As of today, there are currently three road improvements planned. Two of the plans are with Ohio Department of Transportation and one is with the Warren County Engineers Office.

  1. Adding left turn lane west bound on US22 at Hopkins Rd (Start March 2015)
  2. Adding left turn lane east bound on US22 at Lakeshore Dr (Start May 2015)
  3. Adding left turn lane west bound on Fosters-Maineville Rd at Butterworth Road (Start April 2015

There are several upcoming studies that will be conducted by the Warren County Engineers Office. Once these are complete, I will be sure to have them available.

  1. SR 48 Corridor-Nunner/Stephens to Saddle Brook Drive
  2. Hoptown Access Management Plan Update
  3. King Ave. Bridge Rehab/New Grandin Connection Analysis

Again, please feel free to contact me with any questions or concerns.

Attached are sheets from the most recent plans on US 22 and Lakeshore and on US 22 at Hopkins.  These sheets should provide the general idea of the projects.  Please click on the links below for more detail:

US 22 at Hopkins

US 22 and Lakeshore

 

Ammo factory near bike path could become lofts

Today’s Cincinnati Enquirer had a good article about the plans to turn the Peters Cartridge factory into apartments.  There are also some really cool old photographs of the facility included with the article.  I had no idea Columbia Records once occupied the building and made records!  Very interesting.

Please click the link below to read the story.

Ammo factory near bike path could become lofts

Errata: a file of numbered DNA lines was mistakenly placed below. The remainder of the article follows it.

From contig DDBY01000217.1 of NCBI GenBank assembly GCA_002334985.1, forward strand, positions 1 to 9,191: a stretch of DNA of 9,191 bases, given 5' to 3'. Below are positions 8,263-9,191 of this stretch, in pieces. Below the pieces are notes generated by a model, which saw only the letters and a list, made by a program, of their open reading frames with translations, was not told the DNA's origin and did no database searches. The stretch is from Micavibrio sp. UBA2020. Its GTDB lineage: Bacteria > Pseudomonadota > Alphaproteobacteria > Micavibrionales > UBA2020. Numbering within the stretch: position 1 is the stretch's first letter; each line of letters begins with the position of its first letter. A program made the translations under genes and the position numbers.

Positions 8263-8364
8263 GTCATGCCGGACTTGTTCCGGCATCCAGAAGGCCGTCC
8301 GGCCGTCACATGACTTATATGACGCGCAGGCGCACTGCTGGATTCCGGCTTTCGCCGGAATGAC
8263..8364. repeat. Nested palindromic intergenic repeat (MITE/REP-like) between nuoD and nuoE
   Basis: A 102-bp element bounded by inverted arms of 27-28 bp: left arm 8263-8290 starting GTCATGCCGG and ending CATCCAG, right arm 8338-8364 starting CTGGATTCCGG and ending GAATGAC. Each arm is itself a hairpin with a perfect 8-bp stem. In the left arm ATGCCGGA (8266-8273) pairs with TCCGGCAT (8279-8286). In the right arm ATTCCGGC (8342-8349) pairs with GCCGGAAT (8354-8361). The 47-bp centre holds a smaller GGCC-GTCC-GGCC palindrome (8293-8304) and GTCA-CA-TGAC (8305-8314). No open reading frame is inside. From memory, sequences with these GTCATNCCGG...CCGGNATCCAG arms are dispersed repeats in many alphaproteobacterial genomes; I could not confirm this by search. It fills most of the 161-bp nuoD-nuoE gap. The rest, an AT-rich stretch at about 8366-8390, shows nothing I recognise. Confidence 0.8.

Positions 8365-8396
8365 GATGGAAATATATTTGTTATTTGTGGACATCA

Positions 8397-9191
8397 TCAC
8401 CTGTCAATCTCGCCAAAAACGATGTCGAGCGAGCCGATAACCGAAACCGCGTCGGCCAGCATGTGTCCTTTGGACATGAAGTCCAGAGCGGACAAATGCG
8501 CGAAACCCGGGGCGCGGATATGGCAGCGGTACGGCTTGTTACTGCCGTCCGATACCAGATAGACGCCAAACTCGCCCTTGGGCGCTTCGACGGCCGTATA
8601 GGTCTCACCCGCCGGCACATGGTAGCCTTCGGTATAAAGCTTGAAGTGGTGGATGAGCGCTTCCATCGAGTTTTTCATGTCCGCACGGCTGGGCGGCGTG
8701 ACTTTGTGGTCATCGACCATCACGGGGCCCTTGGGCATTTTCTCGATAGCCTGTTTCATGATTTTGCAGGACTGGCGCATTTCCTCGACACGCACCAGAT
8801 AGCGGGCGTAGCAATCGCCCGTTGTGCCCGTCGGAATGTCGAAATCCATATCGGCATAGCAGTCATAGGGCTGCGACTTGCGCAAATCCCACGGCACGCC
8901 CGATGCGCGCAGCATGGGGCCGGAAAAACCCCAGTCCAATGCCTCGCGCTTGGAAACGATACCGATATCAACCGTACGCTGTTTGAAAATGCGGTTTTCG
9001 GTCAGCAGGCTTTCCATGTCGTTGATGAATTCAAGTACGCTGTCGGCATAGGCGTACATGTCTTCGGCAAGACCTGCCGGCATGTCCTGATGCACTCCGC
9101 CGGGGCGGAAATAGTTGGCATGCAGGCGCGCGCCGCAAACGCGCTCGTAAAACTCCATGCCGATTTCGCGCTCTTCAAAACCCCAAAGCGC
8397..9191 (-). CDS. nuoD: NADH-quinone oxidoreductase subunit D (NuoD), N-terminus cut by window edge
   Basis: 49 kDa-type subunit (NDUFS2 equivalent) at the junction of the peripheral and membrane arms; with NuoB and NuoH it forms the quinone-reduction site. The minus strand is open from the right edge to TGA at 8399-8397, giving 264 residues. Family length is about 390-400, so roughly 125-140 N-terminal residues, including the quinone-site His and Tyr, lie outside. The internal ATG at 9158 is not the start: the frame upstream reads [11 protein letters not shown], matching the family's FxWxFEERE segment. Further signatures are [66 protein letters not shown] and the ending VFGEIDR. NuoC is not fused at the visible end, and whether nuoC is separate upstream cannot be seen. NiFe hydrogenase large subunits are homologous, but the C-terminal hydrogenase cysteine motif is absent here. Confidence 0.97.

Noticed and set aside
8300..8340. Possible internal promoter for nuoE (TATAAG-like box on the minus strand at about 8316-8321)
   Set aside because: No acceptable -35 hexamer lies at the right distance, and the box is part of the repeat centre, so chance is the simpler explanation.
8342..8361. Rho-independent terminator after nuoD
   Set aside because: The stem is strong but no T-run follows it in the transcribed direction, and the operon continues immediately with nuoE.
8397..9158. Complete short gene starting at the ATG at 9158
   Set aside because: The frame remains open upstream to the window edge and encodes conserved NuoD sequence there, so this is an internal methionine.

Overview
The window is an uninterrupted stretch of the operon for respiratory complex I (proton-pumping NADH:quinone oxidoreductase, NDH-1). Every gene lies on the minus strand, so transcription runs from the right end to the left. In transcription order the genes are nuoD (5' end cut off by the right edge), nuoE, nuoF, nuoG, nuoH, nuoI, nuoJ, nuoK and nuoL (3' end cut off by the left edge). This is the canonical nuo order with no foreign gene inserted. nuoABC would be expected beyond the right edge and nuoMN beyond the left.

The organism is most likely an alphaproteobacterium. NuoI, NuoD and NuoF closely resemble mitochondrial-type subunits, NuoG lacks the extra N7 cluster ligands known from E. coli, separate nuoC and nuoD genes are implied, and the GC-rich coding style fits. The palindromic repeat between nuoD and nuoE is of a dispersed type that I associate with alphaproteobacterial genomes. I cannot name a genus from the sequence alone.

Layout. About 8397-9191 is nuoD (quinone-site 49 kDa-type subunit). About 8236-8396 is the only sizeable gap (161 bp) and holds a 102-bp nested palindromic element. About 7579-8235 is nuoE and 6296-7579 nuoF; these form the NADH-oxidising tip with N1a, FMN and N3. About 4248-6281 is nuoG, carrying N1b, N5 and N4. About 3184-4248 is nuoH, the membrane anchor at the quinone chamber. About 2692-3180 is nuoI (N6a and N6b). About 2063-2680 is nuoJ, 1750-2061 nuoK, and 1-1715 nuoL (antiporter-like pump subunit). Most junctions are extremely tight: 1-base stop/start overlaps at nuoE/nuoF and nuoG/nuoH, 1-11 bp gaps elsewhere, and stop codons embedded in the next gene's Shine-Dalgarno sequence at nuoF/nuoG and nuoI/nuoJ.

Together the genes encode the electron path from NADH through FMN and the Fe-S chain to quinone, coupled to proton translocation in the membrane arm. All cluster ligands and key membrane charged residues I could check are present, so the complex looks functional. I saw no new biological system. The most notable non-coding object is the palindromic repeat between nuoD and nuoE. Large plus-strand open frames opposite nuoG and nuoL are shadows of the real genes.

Peters logo

Senate Bill 6 – the “Fiscal Officer Integrity Act”

OhSenSenate Bill 6 is the type of legislation that is long over due.  I would like to thank the Senator Schaffer and his colleagues in Columbus for working across party lines to pass this must needed legislation. Unfortunately, it can’t undo our situation, but hopefully it can prevent others.

As of this writing, the bill had passed the Senate and was pending in the Ohio House. I would encourage our local Representatives to take a hard look at this important piece of legislation.

Here is the press release from the Ohio Senate:

Schaffer Anti-Corruption Bill Clears Ohio Senate On Bi-Partisan Vote

Substitute Senate Bill 6, the latest anti-corruption legislation carried by Senator Tim Schaffer (R–Lancaster), was unanimously passed by the Ohio Senate today.

Also known as the “Fiscal Officer Integrity Act,” the legislation sets up a civil process to remove reckless government fiscal officers and requires continuing education for other fiscal officers.

“Our communities across the state owe a great deal of gratitude to our local government fiscal officers who keep our local governments running,” Schaffer said. “But since they are so important to our communities, citizens need to be able to take proper action when reckless behavior occurs, while still preserving due process rights.”

Auditor Dave Yost worked closely with Senator Schaffer on drafting the legislation.

“Today the Senate has put Ohio’s local governments one step closer to greater financial accountability,” Auditor Yost said. “I look forward to working with the House of Representatives to take the next step.”

The bill is in response to cases of fiscal officers stealing or mishandling taxpayer dollars, most notably a case in Stark County where the deputy county treasurer was convicted of stealing $2.8 million in public funds. The elected county treasurer was held responsible for the misconduct in his office and was removed. The removal was later ruled unconstitutional due to a lack of due process given to the treasurer. Sub. Senate Bill 6 will provide multiple steps of due process while also providing a tool for removing corrupt or reckless officials.

The bill will also establish training programs for township fiscal officers, who currently are not required to have any experience or practical knowledge of accounting or ethics standards.

“The portion of the bill concerning training will help our local fiscal officers better serve their constituents,” Schaffer said. “It will provide continuing education and assist in professional development.”

The bill passed by a vote of 32-0 and will now move to the Ohio House of Representatives for further consideration.